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Native American leaders yesterday announced a first-of-its-kind initiative to help tribal governments and  communities establish comprehensive digital sovereignty plans. 

The American Indian Policy Institute (AIPI) at Arizona State University and the National Congress of American Indians (NCAI) launched the new Center for Tribal Digital Sovereignty during the NCAI 2024 Mid Year Convention & Marketplace.

“Tribal Digital Sovereignty is all-encompassing. It's about governance, economics, and self-determination in the digital world,” Dr. Traci Morris, executive director of AIPI and research professor at ASU Law, said in a statement. 

Digital sovereignty encompasses all aspects of a Tribal Nation's digital plan and footprint, such as tribal codes, managing data protection, digital equity, network infrastructure, development of funding sources, and capacity building, according to  the statement. 

The Center recognizes the unique needs of each of the 574 federally recognized Tribal Nations. There's no one-size-fits-all approach to digital sovereignty, the statement notes, and the Center will address this by offering a clearinghouse of information and comprehensive expertise to assist Tribes in crafting personalized, long-term plans.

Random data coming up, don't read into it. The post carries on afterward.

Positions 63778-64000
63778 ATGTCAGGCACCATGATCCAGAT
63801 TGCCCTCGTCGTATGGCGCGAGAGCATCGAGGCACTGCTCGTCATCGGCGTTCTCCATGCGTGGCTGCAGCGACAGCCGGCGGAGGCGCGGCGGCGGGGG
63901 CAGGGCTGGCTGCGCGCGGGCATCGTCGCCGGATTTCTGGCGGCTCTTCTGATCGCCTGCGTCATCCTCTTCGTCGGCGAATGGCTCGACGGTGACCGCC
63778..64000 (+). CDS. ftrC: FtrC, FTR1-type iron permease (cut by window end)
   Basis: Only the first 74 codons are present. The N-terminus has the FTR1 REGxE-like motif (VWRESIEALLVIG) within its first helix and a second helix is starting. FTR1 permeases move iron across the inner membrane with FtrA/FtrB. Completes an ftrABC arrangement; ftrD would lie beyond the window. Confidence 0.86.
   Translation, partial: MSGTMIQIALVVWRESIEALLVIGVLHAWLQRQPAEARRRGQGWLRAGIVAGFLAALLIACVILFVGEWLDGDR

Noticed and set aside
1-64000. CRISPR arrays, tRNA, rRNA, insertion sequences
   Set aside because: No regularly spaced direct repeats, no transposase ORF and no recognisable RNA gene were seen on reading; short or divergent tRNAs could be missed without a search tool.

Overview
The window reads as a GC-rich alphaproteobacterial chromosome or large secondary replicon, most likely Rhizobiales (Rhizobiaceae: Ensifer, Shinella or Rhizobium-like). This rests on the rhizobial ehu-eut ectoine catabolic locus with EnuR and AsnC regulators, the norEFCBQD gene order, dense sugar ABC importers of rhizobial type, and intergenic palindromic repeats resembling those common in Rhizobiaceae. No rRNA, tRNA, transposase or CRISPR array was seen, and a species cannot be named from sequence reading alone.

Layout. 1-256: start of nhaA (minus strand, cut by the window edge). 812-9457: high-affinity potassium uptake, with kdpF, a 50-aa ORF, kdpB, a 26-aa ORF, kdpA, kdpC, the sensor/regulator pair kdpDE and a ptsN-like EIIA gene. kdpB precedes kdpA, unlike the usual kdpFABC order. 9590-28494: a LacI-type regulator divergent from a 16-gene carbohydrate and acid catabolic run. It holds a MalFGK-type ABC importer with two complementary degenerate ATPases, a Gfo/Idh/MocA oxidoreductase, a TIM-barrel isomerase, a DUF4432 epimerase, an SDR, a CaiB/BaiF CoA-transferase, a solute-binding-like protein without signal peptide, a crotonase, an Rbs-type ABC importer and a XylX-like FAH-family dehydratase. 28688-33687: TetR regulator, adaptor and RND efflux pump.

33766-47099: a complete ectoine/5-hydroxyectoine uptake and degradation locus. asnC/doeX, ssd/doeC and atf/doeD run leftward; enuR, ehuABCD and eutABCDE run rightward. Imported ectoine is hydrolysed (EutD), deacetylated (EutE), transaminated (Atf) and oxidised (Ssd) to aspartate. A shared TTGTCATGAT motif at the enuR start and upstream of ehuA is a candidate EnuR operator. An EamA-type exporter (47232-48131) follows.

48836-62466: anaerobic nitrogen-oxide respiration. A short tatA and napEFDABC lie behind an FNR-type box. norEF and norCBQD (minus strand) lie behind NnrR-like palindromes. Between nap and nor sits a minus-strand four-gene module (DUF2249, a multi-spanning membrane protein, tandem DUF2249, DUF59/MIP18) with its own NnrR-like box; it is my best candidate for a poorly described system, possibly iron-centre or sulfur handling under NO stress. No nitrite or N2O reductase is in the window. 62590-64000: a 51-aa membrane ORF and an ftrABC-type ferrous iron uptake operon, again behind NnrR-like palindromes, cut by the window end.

“Broadband and digital technologies are essential tools for Tribal self-determination in the 21st century,” NCAI General Counsel and Chief of Staff Geoffrey Blackwell said in a statement. “We are excited to partner with ASU to empower Tribal Nations with the analysis, scholarship, advocacy, and resources needed to develop their digital environments and exercise their sovereign rights.”

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The center will provide research, convene conferences, and advocate for Indian Country.  Initial funding comes from the nonprofit Ford Foundation and Google.org, the charitable arm of the global technology and search company.   

The new tribal digital sovereignty initiative coincides with efforts by other Native-led organizations to gather better data about Indian Country while respecting data sovereignty.  In 2022, the Center for Indian Country Development, expanded its data collection and analysis efforts in a bid to help improve economic policy for tribal governments and communities, per prior Tribal Business News reporting.  

The lack of data about Indian Country stymies investor interest in tribal economies, rendering them “invisible” according to a report by Wells Fargo. The report suggests that improving data collection, respecting tribal sovereignty, and leveraging models like the National Indian Gaming Commission's data aggregation can enhance visibility and attract investment, ultimately fostering economic resilience and diversification in Indian Country.

“This is a landmark moment,” NCAI President Mark Macarro said in a statement. “Digital sovereignty is crucial for upholding Tribal cultural integrity and advancing our priorities. This partnership represents a powerful alliance that will empower Tribal Nations to shape their digital futures with autonomy and confidence. The Center will also serve as a foundation for building a coalition of trusted organizations with proven experience in this field.”